Today, European high-level representatives, policy makers, practitioners, researchers and experts gathered to mark the 10-year anniversary of the EU-funded Radicalisation Awareness Network (RAN). The network brings together EU and national policy makers, practitioners, researchers and experts, with the objective to exchange knowledge and first-hand experiences on preventing and countering violent extremism in all its forms. The European Commissioner for Home Affairs, Ylva Johansson, delivered an opening speech via video, followed by discussions on the RAN’s key achievements, as well as the current and future challenges. The High-level conference was chaired by the Deputy Director-General Olivier Onidi. It also featured Ministers, high-ranking officials from the EU members states, first-line practitioners, researchers, and policy makers discussing ways forward to effectively tackle emerging challenges of radicalisation towards violent extremism and terrorism.
The main topics of the conference included radicalisation in prisons, exit and the rehabilitation of returning Foreign Terrorist Fighters (FTFs) and their families. Participants also exchanged on the changing nature of the prevention of radicalisation work, notably online dimension of preventing radicalisation, the changes brought by the pandemic and any possible impact of the situation in Afghanistan.
Over the past decade, RAN has evolved from being a platform for exchange of best practices to tackling different subjects, notably the issue of Foreign Terrorist Fighters with the engagement of local communities. RAN produced multiple handbooks, manuals and other tools to assist practitioners in their daily work, in particular related to the rehabilitation and reintegration of former offenders, returnees, Foreign Terrorist Fighters and their families into society. During those first 10 years of existence RAN connected and empowered more than 6,000 first-line practitioners across the EU and fostering exchange and collaboration between practice, research, and policy, offers cause for both reflection and foresight. Those practitioners include social workers, youth workers, teachers, healthcare professionals, civil society representatives, local authority representatives, police officers and prison officers, working daily with those vulnerable to radicalisation and those already radicalised.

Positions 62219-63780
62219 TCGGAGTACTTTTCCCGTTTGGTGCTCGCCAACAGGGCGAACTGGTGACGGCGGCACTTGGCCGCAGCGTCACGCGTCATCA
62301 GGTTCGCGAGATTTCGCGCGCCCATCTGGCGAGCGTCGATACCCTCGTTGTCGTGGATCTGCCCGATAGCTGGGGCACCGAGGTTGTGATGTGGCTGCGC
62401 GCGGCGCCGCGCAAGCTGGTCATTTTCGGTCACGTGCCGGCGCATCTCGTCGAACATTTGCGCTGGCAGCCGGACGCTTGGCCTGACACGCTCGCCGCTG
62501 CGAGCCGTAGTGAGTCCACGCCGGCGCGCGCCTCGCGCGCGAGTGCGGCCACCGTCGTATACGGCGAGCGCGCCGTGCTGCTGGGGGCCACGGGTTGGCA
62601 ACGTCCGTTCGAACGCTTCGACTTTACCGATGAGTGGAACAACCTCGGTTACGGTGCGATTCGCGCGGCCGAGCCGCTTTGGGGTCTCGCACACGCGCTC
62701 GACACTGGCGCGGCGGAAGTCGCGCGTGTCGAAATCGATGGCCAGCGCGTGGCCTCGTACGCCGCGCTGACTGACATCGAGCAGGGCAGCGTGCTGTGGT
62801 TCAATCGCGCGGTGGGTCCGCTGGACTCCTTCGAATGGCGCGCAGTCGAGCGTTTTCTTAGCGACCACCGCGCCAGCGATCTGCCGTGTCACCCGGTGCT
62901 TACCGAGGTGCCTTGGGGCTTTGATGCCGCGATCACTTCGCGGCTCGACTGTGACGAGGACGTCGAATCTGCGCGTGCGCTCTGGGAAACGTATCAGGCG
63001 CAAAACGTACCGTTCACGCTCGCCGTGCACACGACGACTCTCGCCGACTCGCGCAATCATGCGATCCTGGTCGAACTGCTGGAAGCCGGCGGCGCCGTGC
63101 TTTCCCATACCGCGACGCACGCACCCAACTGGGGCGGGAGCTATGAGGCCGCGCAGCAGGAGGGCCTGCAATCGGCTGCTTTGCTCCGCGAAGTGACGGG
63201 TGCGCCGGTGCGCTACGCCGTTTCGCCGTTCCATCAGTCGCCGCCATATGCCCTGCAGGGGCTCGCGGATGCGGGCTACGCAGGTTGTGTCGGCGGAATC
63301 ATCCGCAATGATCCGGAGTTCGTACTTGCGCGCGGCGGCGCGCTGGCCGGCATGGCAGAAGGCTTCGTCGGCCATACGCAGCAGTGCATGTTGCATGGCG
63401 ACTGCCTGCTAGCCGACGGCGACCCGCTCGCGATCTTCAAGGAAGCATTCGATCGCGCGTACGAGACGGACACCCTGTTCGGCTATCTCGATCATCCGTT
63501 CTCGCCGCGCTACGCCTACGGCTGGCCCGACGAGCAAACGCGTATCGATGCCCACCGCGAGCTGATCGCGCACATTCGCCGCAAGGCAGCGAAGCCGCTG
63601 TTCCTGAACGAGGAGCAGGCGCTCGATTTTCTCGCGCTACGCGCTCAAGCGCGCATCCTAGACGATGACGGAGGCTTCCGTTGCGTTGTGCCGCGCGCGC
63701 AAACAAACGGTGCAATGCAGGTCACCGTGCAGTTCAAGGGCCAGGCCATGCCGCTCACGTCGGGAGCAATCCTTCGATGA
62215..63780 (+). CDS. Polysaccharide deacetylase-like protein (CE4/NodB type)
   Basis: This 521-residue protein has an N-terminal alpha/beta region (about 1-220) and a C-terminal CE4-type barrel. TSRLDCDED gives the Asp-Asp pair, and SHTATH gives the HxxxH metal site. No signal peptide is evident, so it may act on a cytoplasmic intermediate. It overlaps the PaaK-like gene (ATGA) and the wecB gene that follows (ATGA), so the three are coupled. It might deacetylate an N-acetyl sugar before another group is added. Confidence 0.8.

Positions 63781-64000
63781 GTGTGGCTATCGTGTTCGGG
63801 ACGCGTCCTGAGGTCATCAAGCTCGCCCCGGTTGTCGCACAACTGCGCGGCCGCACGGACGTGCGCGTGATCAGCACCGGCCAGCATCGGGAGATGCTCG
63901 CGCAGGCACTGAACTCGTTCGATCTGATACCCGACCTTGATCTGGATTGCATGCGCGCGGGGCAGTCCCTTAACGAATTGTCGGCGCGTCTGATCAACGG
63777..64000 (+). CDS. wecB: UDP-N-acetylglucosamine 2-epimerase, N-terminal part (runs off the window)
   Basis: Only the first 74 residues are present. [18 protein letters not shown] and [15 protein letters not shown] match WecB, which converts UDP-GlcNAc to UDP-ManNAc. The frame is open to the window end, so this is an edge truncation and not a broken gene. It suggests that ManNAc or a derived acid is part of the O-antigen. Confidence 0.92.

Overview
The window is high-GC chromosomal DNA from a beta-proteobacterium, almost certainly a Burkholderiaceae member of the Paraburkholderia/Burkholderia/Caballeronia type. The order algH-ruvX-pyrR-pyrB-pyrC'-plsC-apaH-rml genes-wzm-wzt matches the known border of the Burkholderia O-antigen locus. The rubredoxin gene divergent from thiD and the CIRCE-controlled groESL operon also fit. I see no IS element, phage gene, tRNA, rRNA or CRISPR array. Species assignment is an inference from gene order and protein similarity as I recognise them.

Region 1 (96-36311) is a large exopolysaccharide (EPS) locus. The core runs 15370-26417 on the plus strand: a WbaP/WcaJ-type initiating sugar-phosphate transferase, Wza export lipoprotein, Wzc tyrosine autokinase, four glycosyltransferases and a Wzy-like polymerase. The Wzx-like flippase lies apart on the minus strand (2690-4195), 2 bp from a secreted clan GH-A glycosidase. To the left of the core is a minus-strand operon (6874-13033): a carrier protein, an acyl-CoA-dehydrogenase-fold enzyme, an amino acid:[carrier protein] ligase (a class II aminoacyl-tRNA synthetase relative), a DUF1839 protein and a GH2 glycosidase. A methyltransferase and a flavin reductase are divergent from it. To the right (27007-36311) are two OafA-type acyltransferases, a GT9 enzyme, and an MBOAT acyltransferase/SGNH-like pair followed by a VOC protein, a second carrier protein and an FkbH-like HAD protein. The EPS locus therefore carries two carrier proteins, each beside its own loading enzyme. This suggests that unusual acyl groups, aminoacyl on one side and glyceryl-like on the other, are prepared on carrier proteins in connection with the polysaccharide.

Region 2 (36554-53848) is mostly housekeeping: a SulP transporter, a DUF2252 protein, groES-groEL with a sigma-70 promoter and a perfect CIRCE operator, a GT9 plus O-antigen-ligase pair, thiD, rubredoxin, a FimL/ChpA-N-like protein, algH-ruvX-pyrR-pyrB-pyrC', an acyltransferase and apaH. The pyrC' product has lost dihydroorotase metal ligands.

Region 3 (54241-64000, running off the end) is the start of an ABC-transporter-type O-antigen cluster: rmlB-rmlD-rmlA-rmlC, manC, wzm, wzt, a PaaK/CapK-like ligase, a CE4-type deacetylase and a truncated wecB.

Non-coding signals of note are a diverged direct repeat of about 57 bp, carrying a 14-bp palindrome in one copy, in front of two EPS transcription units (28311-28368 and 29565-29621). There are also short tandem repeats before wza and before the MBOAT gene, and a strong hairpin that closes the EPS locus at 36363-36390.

Over the past decade, the network produced multiple handbooks and manuals to assist professionals in their daily work, including on the rehabilitation and reintegration of former offenders, returnees, foreign terrorist fighters and their families into society.
The RAN also created its YOUNG Platform, with the aim to provide young people with a voice in preventing and countering violent extremism.
The COVID-19 pandemic has created circumstances that made individuals more vulnerable to radicalisation: overpowering uncertainty, rising unemployment rates, increased isolation, loss of lives, grievances, a massive increase in disinformation and misinformation, and governmental mistrust. In this context, along with the subsequent rise of online extremist narratives and threats, RAN has adapted and found new ways to engage with its target audience. Recently, RAN launched a new network in the Western Balkans to mobilise practitioners' expertise and facilitate exchange among professionals within the region as well as with their colleagues from the European Member States.
Preparing for future challenges
New approaches in the area of preventing and countering violent extremism can no longer be only based on face-to-face contact and interventions. They should entail online components to flag online signs of radicalisation and intervene through digital means. In this context, some of the following topics remain potentially relevant to be monitored: 3D-printed firearms, polarisation, youth radicalisation, lone actor phenomenon, mental illness lead to violence; or anti-vaccination ideologies and propaganda, as well as hostility towards modern technology.
In order to prevent and address violent extremism challenges in the best way possible, RAN aims to strengthen the evidence based policies and practices while continuing to support the knowledge building and exchanges between policy makers, researchers and practitioners. RAN is also seeking out connections to countries and networks outside the EU to develop fruitful collaborations and create a mutual learning environment, as presented in the EU 2020 Counter Terrorism Agenda,
The network is funded through the EU’s Internal Security Fund – Police. Preventing and addressing radicalisation is an important part of the Commission’s work on fostering security for all those living in Europe under the EU Security Union Strategy.
For more information
Commissioner Johansson Opening Speech – Video Message
European Commission (2020) A Counter-Terrorism Agenda for the EU: Anticipate, Prevent, Protect, Respond
EU (2020) Security Union Strategy
- Data tal-pubblikazzjoni
- 12 Ottubru 2021